Black lives matter. We stand with those protesting the racist killing of George Floyd. Too many have been killed: Breonna Taylor, Ahmard Arbery, Michael Brown, Tamir Rice, Quanice Hayes, Aiyana Jones, Eric Garner, Stephon Clark, Sandra Bland, Kendra James, Trayvon Martin, and the list goes on. We stand with those protesting long-standing racial injustice.
We are acutely aware that machine learning algorithms trained with data that embodies the racial and social injustices of today will perpetuate and amplify these injustices in the future. Already we have witnessed applications deploying machine learning (ML) in law enforcement, policing, hiring, healthcare, and education that replicate or amplify existing biases. Any technology that unintentionally or by design marginalizes, excludes, or harms Black communities is damaging and dangerous. We recognize the hard work done by fellow ML researchers to shine light on these ill-conceived applications, and call on the ML community at large to take accountability for the societal impacts and consequences that our technology has on society and the world.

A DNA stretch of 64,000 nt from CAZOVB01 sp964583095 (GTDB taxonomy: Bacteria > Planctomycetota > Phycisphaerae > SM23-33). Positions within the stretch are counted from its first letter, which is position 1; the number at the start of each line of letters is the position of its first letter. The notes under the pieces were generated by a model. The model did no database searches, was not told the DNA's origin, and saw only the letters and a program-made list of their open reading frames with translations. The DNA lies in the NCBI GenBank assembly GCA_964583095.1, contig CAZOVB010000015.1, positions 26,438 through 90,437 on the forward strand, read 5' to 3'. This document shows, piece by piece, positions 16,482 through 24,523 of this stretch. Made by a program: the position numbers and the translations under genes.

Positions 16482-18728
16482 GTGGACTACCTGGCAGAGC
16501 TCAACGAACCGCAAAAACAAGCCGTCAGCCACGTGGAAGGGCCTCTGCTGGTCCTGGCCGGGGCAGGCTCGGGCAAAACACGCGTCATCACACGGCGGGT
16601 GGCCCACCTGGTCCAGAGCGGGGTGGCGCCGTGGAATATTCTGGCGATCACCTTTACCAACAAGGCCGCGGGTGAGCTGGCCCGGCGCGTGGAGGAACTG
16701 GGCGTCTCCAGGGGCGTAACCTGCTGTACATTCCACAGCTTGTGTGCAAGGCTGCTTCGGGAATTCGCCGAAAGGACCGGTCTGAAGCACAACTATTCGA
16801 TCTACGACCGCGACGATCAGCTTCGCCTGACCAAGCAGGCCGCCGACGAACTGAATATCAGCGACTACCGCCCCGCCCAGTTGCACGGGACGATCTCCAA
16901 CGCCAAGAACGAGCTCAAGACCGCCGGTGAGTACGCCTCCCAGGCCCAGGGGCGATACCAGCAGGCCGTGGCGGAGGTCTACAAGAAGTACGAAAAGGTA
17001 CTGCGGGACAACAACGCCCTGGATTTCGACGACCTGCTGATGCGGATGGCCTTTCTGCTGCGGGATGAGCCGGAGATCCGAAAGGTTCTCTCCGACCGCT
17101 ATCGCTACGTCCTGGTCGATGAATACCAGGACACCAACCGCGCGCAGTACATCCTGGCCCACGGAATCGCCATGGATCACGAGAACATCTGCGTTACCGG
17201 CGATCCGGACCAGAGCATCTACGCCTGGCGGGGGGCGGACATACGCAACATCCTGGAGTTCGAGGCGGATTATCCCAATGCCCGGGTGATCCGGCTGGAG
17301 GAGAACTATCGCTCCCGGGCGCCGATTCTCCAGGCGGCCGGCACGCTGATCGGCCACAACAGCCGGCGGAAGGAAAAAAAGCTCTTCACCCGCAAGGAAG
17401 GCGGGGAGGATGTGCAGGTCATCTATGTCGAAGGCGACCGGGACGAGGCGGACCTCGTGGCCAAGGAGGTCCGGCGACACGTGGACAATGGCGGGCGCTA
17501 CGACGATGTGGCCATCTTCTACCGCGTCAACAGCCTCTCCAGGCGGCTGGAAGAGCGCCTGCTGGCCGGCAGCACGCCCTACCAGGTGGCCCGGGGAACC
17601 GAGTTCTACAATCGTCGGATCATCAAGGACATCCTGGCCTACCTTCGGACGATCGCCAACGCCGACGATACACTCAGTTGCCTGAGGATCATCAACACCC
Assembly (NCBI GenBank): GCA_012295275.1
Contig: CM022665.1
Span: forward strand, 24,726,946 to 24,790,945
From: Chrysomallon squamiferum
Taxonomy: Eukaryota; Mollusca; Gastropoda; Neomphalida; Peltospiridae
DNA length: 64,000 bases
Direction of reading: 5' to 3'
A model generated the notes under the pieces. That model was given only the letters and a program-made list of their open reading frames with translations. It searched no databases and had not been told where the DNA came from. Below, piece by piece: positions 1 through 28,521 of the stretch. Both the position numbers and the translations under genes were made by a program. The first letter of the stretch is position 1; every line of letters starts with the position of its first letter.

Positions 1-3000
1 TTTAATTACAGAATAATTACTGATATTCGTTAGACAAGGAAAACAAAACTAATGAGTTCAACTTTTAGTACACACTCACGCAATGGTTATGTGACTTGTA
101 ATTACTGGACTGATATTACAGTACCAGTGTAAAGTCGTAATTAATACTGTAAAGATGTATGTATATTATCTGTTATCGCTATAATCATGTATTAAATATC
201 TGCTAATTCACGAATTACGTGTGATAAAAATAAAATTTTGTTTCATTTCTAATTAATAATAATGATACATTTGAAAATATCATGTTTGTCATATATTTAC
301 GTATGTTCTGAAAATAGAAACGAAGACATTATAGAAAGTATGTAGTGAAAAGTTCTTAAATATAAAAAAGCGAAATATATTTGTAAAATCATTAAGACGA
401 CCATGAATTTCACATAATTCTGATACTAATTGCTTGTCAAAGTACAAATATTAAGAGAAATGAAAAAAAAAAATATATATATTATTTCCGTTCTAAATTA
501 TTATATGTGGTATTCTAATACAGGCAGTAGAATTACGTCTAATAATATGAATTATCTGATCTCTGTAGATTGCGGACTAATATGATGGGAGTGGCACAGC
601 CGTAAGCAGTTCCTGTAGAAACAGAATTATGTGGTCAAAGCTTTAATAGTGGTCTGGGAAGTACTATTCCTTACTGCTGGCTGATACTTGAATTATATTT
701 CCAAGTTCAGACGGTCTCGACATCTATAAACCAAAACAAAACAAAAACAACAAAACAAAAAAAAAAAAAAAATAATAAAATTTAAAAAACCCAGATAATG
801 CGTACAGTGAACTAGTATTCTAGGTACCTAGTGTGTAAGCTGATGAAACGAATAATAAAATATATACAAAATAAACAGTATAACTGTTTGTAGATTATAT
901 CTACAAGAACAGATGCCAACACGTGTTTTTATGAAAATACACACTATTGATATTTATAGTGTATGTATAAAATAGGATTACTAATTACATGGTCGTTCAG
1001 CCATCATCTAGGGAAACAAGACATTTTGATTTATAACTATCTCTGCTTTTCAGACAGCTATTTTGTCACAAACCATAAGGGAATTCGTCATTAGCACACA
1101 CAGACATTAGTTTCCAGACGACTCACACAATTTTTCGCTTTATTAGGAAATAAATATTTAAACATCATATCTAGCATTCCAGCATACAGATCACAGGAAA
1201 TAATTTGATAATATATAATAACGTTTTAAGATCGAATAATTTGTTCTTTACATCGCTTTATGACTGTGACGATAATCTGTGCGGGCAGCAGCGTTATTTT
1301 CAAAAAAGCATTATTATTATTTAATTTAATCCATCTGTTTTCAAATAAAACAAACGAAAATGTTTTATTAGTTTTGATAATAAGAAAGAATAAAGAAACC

Women in Machine Learning (WiML) reaffirms our commitment to promoting diversity and increasing the awareness of women, particularly Black women, in machine learning. In this vein, we want to highlight some impactful groups working to support Black students, researchers, and professionals in machine learning and computer science more broadly:
- Black in AI: https://blackinai.github.io
- Algorithmic Justice League: https://www.ajlunited.org/
- Black Girls Code: https://www.blackgirlscode.com
- Code 2040: http://www.code2040.org
- Data for Black Lives: http://d4bl.org
- Blacks in Technology: https://www.blacksintechnology.net
- National Society of Black Engineers: https://nsbe.org/home.aspx
If you’re looking for specific ways to support the Black Lives Matter movement, check out https://blacklivesmatters.carrd.co
If you are looking for information about policing in your local community, check out: